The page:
The lush Italian island of Capri is leading the way in Europe with a ban on single-use plastics starting in May in a bid to protect its aquamarine waters and flora, a prohibition that the European Union will not implement before 2021.
Cutlery, dishes, cups or any other elements which are not made of biodegradable plastic will not be allowed onto the island, as per new law the local government has passed on the small southern island in the Gulf of Naples.
Capri, an island of over 12,000 inhabitants, is one of the most exclusive and crowded tourist destinations in Italy.
As such it has imposed a tourist tax a few years ago to help protect the environment of the so-called "Pearl of the Mediterranean."
The new rule is aimed at "reducing the pollution problem, improve the selective collection of residue and to obviously contribute to taking care of the environment," the island's mayor Gianni De Martino told EFE.
"We have a very big problem and we have to contribute (to finding a solution). We all have heard about the famous plastic island which exists in the sea," De Martino added.
With this ban, Capri is a year and a half ahead of the European directive, which also aims to tackle these plastic islands, although at a different pace.
The European Parliament announced on Friday that the prohibition of single-use plastic would come into force in 2021.
However, the island will adopt this ban on May 15 just as the summer season gets ready to kick in.
The environmental legislation will be applied to the entire island territory, with a special focus on the beaches and coastline, which are the areas most affected by plastic pollution.
This issue was already investigated by Legambiente, an Italian environmentalist association, in 2017.
Investigators concluded that the marine area between the island and mainland Italy contained the largest amount of residue in the southwestern Italian region of Campania, with a density four times higher than in the rest of the Mediterranean country.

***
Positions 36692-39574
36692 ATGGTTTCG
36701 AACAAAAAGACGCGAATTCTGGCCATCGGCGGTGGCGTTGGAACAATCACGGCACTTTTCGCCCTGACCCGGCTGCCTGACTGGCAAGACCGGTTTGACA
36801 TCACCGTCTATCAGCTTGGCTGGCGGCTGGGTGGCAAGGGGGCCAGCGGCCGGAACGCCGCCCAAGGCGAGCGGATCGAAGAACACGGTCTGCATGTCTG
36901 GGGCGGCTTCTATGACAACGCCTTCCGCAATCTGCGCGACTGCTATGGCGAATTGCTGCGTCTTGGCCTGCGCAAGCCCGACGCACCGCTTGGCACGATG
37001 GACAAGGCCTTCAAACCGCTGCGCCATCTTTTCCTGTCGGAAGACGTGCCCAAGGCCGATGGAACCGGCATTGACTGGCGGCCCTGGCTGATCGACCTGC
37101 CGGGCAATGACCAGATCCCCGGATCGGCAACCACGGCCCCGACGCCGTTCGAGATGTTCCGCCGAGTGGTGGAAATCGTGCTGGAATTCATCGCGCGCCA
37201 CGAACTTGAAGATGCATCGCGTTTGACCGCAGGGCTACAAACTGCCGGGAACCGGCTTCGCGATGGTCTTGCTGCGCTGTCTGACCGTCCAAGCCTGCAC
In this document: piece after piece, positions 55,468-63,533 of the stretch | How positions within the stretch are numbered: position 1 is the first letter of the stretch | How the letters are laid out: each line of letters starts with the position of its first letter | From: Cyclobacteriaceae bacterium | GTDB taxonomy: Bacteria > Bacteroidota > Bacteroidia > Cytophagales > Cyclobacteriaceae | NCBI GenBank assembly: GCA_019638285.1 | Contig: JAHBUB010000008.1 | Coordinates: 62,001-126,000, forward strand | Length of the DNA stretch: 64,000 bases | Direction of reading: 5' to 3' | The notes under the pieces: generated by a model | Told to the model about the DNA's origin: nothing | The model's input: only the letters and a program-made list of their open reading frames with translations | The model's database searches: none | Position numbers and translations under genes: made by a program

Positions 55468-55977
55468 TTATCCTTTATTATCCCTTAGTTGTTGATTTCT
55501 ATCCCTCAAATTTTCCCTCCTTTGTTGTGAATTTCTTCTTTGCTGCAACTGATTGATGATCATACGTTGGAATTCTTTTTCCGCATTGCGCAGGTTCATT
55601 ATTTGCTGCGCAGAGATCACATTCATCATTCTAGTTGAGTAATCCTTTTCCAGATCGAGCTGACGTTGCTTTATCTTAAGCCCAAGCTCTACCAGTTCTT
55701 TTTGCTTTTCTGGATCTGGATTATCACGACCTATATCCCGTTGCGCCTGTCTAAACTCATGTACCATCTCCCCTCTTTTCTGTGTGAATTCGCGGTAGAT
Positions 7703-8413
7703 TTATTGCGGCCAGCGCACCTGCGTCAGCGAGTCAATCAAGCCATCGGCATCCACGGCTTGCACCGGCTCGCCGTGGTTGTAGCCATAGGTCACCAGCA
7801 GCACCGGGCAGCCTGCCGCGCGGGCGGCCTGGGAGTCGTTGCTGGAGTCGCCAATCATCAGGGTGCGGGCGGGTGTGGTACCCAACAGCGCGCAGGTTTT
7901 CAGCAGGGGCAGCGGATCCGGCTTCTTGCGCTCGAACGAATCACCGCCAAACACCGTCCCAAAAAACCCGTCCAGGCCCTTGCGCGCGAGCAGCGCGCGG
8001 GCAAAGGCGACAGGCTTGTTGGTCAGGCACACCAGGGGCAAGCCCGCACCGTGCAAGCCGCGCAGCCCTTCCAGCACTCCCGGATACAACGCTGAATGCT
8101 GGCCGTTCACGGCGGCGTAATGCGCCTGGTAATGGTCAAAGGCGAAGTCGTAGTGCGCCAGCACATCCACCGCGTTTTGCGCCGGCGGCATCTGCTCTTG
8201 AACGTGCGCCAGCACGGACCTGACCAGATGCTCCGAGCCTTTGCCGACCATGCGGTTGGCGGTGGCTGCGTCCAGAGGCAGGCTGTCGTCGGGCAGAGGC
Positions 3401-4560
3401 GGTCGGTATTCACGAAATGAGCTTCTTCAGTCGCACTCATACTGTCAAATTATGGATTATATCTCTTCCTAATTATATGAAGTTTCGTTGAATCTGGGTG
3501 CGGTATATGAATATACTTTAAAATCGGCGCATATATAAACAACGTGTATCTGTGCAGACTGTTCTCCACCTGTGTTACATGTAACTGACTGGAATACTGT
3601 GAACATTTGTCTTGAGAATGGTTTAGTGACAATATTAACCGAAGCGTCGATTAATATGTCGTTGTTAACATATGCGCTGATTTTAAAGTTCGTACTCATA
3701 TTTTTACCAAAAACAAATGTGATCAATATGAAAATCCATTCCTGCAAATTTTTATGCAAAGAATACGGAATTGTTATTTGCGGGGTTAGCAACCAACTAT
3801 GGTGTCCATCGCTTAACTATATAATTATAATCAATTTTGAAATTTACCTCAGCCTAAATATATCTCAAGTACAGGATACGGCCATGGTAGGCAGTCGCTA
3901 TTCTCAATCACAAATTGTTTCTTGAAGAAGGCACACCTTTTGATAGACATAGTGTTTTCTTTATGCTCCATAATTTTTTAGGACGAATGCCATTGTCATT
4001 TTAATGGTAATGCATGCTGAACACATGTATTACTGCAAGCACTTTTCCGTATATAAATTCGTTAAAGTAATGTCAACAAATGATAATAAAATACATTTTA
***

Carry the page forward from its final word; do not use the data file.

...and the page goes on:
On Friday, Italy’s Council of Ministers approved a bill that would allow fishermen to collect the plastic that they found in their nets which, up until now, they were forced to dispose of in order to avoid the charge of illegally transporting residues on-land.
Single-use plastic products account for 70 percent of the total number of marine litter items.
Due to their slow decomposition process, they accumulate in the seas and beaches and are often consumed by animals human beings eat.
Just this week, a pregnant sperm whale died with a dead fetus inside her off the touristic coast of Porto Cervo located in the eastern Italian island of Sardinia.
She was found with over 20 kgs of plastic in its stomach.
The City Council considered that an island with a huge "international exposure" such as Capri could not remain impassive before initiatives that aim to protect the environment.
De Martino said the new rule represents "an important change" especially for the supermarkets that will have to sell biodegradable products instead of single-use plastics.
The council has given shops 90 days after the rule comes into force in May to get rid of any single-use plastic they still have in stock.
After the deadline expires, shopkeepers could face fines that range between 25 and 500 euros ($28.08-561.63).
Other nearby islands and towns are following in the footsteps of Capri, including Procida and Naples among others, which according to De Martino are set to pass similar laws.
"We are seeking to imitate each other to have a much bigger impact," De Martino said.EFE